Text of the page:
Pulling the Plug: How to Get Rid of the Pacifier

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Pacifier, binky, dummy, puting or whatever it’s called in your house can be a life-saver for new parents in the early days. Once inserted into the tiny (but unbelievably loud) mouth of a newborn, the cries cease and peace is restored in the home once again.

Unfortunately, all good things must come to an end. After your child turns two, using the pacifier often leads to slanting or tilting the top or bottom front teeth. “Pacifier use after age 4, which is when permanent teeth start to come in, can have major long-lasting effects on adult teeth,” says Evelina Weidman Sterling, co-author of Your Child’s Teeth: A Complete Guide for Parents.

Here are a few things to keep in mind as you create your plan for pacifier weaning:

1. Time it right. While weaning a baby off the pacifier is a fairly small event, it can be a big deal for a toddler. So make sure it doesn’t coincide with another big event, like the birth of a new sibling or potty-training.

2. Go cold turkey. This takes a great deal of patience and determination on your part. Simply take the pacifier away, and don’t give it back – no matter how much your little one begs, pleads, and screams for it. If you have the power to say “no” and mean it, do it.

3. Give advanced warning. Alternatively, let your toddler know exactly when you plan to banish the pacifier. Usually, a week’s notice is enough time as long as you continue to remind him or her daily of the upcoming transition.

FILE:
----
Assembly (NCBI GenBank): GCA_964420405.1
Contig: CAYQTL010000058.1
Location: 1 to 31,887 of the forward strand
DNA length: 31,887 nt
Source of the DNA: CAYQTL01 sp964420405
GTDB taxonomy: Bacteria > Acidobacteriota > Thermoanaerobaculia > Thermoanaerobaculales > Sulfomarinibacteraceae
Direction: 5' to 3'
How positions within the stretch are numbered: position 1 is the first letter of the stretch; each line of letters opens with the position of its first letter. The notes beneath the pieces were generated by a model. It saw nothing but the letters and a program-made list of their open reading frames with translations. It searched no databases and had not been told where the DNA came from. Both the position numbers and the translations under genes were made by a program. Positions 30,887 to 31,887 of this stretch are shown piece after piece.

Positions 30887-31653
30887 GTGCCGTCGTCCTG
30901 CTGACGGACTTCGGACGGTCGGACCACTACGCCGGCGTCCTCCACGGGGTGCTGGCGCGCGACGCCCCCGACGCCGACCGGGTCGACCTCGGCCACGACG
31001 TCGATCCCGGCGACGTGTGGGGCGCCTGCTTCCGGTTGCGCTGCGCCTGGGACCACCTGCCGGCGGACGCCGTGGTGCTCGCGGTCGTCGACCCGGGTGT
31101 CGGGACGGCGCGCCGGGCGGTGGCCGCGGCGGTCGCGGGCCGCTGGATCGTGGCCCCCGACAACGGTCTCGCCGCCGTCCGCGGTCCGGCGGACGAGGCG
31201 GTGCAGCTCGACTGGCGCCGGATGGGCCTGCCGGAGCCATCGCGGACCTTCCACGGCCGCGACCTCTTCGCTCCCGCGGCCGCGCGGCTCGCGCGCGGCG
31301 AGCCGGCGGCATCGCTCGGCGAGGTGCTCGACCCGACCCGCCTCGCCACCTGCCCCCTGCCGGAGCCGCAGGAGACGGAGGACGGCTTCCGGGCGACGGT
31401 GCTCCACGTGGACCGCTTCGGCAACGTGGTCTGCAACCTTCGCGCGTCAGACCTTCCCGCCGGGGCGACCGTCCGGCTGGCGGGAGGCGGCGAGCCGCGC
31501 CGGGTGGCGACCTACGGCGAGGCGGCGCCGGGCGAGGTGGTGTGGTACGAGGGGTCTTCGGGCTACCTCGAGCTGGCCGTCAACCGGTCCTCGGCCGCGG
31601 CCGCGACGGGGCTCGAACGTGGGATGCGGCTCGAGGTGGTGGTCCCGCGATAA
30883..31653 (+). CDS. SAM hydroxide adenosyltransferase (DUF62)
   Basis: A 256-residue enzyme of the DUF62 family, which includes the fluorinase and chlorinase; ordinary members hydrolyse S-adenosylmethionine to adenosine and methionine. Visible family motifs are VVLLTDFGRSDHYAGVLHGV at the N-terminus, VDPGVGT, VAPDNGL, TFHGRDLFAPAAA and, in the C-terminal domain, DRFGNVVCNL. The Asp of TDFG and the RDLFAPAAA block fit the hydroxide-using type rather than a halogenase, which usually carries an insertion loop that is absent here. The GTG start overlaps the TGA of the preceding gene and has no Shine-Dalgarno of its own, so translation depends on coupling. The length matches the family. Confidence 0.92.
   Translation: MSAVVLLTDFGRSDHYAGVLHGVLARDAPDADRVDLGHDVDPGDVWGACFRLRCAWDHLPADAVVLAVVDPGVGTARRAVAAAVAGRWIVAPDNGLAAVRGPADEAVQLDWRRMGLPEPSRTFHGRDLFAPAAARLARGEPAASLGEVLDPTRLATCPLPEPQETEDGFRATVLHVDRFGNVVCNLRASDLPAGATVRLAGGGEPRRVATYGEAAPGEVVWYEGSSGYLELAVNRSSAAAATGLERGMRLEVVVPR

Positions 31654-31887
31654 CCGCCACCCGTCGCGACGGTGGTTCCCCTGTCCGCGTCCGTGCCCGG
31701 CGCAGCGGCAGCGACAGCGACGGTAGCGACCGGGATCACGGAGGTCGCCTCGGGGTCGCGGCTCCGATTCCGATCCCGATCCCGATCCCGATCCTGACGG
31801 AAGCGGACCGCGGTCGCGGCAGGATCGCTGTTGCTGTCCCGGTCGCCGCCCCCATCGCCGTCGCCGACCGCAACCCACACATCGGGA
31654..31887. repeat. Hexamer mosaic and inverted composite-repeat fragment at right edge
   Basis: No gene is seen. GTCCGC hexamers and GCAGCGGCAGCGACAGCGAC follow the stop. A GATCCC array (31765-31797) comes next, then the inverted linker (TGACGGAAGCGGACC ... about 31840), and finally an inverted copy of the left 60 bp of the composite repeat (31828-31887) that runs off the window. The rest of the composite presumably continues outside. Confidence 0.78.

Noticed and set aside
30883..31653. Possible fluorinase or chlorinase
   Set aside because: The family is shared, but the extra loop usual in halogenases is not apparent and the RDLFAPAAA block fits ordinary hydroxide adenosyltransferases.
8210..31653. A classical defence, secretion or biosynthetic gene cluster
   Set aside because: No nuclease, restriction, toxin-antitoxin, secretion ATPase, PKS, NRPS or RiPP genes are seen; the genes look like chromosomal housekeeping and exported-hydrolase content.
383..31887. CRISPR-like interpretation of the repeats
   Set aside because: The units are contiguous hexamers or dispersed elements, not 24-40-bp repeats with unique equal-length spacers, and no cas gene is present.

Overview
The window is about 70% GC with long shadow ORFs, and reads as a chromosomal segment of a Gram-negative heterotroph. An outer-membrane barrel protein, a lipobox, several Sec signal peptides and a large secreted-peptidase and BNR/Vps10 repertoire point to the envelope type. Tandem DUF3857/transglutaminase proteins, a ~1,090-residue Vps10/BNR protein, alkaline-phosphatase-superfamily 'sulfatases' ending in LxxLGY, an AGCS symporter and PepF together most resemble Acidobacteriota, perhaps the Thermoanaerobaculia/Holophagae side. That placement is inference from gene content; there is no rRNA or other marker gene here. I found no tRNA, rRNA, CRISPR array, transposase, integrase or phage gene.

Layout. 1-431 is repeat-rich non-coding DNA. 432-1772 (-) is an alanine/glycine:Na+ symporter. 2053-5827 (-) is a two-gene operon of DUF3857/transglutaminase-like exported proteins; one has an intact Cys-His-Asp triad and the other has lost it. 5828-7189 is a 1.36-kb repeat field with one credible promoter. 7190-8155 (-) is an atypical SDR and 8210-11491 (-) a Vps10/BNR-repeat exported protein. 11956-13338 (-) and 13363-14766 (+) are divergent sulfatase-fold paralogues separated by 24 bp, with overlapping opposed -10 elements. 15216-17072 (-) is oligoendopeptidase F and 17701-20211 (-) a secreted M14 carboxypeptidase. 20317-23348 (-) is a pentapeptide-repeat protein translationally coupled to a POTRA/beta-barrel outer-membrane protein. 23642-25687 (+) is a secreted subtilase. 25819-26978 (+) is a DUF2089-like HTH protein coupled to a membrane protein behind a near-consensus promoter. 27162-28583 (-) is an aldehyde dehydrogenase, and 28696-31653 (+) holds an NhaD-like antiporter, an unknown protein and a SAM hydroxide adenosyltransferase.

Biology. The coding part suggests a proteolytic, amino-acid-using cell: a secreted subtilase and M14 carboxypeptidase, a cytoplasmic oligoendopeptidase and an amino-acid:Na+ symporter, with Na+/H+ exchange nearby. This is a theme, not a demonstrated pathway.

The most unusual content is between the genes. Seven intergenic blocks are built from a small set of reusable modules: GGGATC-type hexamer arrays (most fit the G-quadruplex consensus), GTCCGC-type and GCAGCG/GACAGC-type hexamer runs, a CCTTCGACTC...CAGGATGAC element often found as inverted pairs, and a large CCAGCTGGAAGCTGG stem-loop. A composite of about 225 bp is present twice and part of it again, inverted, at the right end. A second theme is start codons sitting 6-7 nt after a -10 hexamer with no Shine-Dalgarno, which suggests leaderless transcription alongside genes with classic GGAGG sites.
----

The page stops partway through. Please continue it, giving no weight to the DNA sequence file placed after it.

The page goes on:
4. Limit pacifier time. Try limiting it to nap-time or sleep only, WebMD suggests. Also, limit it to only inside of the house.

5. Enlist some supernatural help. Have your child collect all of his pacifiers and place them in a special box near his bed. Let him know that the Pacifier Fairy is going to leave a special treat in the morning in place of his pacifiers.

6. Make it taste bad. Try dipping the pacifier in something bitter or unappealing to kids, like lemon juice, lime juice, salt, or pepper. Your kid will associate the terrible taste with the pacifier and start to refuse it.

7. Sabotage it. Start by poking a tiny pin hole into the pacifier, says Baby Center. For some kids, the loss of resistance when they suck is enough for them to lose interest.

8. Send them off with balloons. Balloons are a creative way to give pacifiers the grand send-off they deserve.

9. Stage a collection. Enlist a friend to come to your door asking for pacifier donations. Explain to your child that the pacifiers are for little boys and girls who don’t have any.

10. Call in the professionals. Is your child enamored with police officers or firemen? You can also try enlisting their help in convincing your child that they’re too big for pacifiers.

11. Be patient. When you finally ditch the pacifiers, expect some tears, fussing and sleeplessness. That’s just how it goes. Be patient and remember that this too shall pass.

12. Be consistent. Remember, you’re not the only person who will spend time with your child during the weaning process. Notify those around you of your plans.

Good luck!